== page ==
Artists Beware

Cheating. Rip offs. Deceptions.

Call them what you want, the meaning always remains the same.

The scourge of scam is manifesting itself all over the world without restrant to the detriment of poor people whose only fault has been to rely on the wrong people. In recent years, especially with the increase in the reach and power of the internet, computer fraud has greatly expanded and only last year, with the pandemic underway; they have reached a frightening rise. The "prey" are mostly elderly, but anyone can become an unwitting victim.

Unfortunately, not even art, it’s spared from this crime and in freelance art world it affects working artists and clients both.

Commissions never paid, drawings never delivered, bogus disputes… these are just a few examples of the reasons behind the countless scams that take place every day on art platforms. It makes a lot of anger when you spend your time or money on something that will never arrive.

It don't always manage to get justice and it hurts me to admit it… but that doesn't mean there's no hope to get it. Fortunately, the community itself is always willing to help victims, providing advice and tips on a legal basis. And there are also those who, thanks to a lot of patience and dedication; works hard to alert us to the presence of these criminals, like the guys from the “Artists Beware” site.


I learned about "Artists Beware" thanks to the intervention of a user: he warned me and another artist circa a job request from what seemed to be a normal client, reporting the profile on the aforementioned site. Reading the list of crimes and the testimonies of some victims, I considered myself very lucky.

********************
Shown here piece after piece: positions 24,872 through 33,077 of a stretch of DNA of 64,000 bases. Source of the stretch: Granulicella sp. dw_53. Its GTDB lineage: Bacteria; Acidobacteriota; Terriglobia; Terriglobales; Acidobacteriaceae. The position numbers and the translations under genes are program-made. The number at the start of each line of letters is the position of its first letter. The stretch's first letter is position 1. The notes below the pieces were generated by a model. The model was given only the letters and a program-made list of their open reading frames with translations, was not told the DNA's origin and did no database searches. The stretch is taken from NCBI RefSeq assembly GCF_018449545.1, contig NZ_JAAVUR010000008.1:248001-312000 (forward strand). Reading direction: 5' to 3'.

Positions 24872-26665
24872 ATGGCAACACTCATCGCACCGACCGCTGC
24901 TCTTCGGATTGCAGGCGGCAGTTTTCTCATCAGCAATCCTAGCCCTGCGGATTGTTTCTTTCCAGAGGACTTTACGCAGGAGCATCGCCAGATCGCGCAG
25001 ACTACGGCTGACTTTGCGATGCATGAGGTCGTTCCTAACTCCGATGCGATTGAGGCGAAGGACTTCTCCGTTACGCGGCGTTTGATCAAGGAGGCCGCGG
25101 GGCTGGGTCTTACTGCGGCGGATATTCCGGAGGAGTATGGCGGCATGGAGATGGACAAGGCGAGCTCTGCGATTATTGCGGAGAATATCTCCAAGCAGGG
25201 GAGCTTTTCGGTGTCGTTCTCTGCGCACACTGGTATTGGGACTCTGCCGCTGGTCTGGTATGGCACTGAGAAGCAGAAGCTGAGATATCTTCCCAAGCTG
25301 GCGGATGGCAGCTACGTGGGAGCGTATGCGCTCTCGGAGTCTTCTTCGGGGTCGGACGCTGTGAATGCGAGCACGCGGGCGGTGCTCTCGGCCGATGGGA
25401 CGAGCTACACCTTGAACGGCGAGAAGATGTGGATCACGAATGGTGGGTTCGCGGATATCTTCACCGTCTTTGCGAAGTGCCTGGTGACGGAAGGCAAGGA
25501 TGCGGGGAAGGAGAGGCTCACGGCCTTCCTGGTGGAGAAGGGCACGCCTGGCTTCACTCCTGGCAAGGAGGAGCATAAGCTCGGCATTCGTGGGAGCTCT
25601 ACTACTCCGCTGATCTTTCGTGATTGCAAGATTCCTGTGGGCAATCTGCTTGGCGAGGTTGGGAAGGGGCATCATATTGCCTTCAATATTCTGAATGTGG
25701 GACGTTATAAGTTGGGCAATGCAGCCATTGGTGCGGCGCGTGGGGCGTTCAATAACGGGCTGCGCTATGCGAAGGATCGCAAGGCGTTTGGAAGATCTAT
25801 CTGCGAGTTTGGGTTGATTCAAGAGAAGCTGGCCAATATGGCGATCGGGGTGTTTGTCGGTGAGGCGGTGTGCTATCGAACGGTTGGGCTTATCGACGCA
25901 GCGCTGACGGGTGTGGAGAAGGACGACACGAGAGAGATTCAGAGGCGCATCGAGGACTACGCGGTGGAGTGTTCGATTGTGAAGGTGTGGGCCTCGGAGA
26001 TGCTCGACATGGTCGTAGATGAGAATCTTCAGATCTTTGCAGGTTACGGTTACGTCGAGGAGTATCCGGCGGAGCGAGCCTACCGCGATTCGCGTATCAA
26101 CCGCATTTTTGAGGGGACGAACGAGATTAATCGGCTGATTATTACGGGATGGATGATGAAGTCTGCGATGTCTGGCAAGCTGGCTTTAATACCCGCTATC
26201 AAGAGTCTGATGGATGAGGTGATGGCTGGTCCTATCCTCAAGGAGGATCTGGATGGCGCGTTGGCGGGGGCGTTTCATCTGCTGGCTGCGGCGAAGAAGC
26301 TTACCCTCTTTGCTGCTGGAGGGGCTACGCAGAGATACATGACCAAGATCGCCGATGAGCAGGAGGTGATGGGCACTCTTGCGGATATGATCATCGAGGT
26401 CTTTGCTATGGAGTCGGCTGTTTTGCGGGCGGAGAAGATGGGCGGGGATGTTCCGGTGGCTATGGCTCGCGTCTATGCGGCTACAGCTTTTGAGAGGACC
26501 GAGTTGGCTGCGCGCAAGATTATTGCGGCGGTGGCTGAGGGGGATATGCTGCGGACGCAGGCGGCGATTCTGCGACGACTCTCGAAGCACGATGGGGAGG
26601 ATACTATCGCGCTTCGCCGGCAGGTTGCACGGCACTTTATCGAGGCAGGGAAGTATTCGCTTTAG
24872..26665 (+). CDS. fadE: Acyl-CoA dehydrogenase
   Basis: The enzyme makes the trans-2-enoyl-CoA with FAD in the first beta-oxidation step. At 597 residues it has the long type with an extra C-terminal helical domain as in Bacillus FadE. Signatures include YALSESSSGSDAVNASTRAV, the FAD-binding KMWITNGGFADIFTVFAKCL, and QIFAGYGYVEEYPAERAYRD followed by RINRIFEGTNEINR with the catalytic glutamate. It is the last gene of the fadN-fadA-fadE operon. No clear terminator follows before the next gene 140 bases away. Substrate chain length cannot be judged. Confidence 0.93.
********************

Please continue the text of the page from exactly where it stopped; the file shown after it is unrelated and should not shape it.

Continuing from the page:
If this site didn't exist, probably me or someone else would be working for nothing by now.

This site is a lifesaver for many people! The idea and the work behind are so phenomenal, thanks to the collaboration between the staff that maages it and the registered users. Exactly for this reason I decided to interview the guys to know more about who and what is behind this site.



1)      first question, the most important:  who are you guys and what it is "Artist Beware"? how you come up with this idea?


Artist Beware originated as a group on LiveJournal. Due to the unique nature of individual commissions and no central place to give reviews of services at the time, the LiveJournal group was created as a way to hold artists and clients accountable for their actions and make others aware of bad business practices so that they don't get strung around or scammed. The team that Artist Beware started with on LiveJournal is not the one it currently has, so who we are has changed a lot over the years.

We currently run as an archive for bad transactions and as a place to seek advice and information in the art world.


As we aren’t the original iteration of the staff, the creation of Artists Beware wasn’t our idea.  We’re simply continuing on the work that others started.


2):  Was it difficult to bring this site to life? or did you immediately find a lot of support?

Celestina:  The only real hurdle we had in moving from Livejournal to our own website was a technological one.  Thanks to support from FurryLife.Online’s (FLO) owner, we had help in getting started up.  The rest has been us learning as we go and seeking help when we need it.  Artists Beware has been lucky to have a good readership base, and folks always step up to help us with technological advice when we need it.


3): The team that makes this place active: did you already know each other or did you meet at different times? Do you work well together?


To re-iterate, the Livejournal Group has been around since 2003 and in that time we've had significant moderator team changes with only a few of the old staff left. Currently, much of the team has known each other from just regular comment activity on both the original Artist Beware LiveJournal group and the current website so while we may not have personally known each other, we were often aware of one another at least in passing.

Seeing how they have conducted themselves with the community gives the rest of the mod team insight on whether they'd be a good fit. Occasionally we get a new mod that are new to the community and it requires us to research and vet those new people through different means but this is not as common.